There are four models of public relations that were proposed by Grunig and Hunt. They are based on the historical events that are recognized as the indicators of different stages of evolution of the approach to the public relations. These models are still practiced in the contemporary world.
The first model is the press agentry or publicity. The primary purpose of this model is the creation and maintenance of propaganda for the influence on the members of general public. This model is characterized as the oldest; it was majorly based on fictional stories with little relevance to the reality. It may be currently applied in product promotion and such industries as sports and show business.
The second model is the public information model, and its main characteristic is that it is based on telling the truth. It may be used in business and employed by the governmental or non-profit organizations since being trusted is one of the most important values for them as agencies.
The two-way asymmetric model is the third one, and it relies on the approach to public relations as a scientific endeavor. This model is based on the persuasion strategies, different approaches to the production of effect on the members of general public, and the reliability of facts (Laskin 37).
Finally, the two-way symmetric model is based on the perspective that the public relations carry out counseling functions. This model is the most recent.
How the Models Were Created
The press agentry/ publicity model dates back to 1850s and 1900s when the purpose of public relations was viewed mainly as the creation of the promotional stories to raise the public interest. This model is associated with Phineas T. Barnum, a showman and a press agent who, alongside his contemporaries sharing this perspective, was focused on the influence of the stories but not their validity.
The public information model is the second evolutionary step in public relations that dates back to the 1900s and is linked to the historical figure of Ivy Ledbetter Lee. As indicated by its title, the model was created the provision of the valuable and trustworthy information to the press and the public for the purpose to keep the interested individuals and groups well-informed.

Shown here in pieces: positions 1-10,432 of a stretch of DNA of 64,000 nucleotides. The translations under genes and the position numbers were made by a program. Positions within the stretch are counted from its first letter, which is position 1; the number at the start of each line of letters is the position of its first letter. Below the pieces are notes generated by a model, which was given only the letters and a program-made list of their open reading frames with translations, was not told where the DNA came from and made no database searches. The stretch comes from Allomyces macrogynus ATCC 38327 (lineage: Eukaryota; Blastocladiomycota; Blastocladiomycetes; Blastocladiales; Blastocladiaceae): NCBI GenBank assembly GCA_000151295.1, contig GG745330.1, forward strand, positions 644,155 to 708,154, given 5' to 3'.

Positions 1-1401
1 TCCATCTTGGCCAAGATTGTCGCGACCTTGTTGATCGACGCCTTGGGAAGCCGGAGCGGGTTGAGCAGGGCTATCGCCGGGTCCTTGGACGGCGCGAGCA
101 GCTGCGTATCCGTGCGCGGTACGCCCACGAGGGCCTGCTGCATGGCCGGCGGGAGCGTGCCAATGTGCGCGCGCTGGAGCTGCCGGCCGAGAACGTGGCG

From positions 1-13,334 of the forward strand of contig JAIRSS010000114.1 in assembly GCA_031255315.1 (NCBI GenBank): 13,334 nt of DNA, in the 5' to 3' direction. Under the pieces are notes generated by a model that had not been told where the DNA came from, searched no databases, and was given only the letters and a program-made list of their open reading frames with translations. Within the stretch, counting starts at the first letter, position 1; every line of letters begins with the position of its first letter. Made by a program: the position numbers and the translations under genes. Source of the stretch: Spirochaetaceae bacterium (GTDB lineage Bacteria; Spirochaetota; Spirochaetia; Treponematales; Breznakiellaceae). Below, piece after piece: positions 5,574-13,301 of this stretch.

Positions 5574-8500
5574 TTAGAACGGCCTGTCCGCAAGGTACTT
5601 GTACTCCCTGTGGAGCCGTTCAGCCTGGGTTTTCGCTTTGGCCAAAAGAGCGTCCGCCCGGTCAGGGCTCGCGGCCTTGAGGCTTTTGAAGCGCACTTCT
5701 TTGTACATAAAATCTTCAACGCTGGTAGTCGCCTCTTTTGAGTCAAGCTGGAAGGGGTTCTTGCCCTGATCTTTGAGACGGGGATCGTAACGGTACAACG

The two-way asymmetric model was created in the 1920s under the impact of the event of the World War I and the need for a more sophisticated form of propaganda in the American society recognized by George Creel, among the other influential individuals of the time.
The two-way symmetric model appeared in the 1960s-1970s and a specific historical figure behind it is difficult to identify because the model is quite rare in practice. However, it is possible to connect the activities of David Finn and Harold Burson as the actions advocating this model’s approach to public relations.
A Factor of Excellence
According to Laskin, the concept of excellence in public relations is based on such aspects as shared expectations, knowledge, and the participative culture (41). According to the inclusion of the three aspects, the fourth model (two-way symmetric) is considered to be the factor of excellence in communication management and public relations. However, this statement is mainly theoretical because in practice the two-way symmetrical and two-way asymmetrical models are not usually used by the organizations when it comes to public relations (Laskin 40).
Laskin, Alexander. “The Evolution of Models of Public Relations: an Outsider’s Perspective.” Journal of Communication Management, vol. 13, no. 1, 2009. pp. 37-54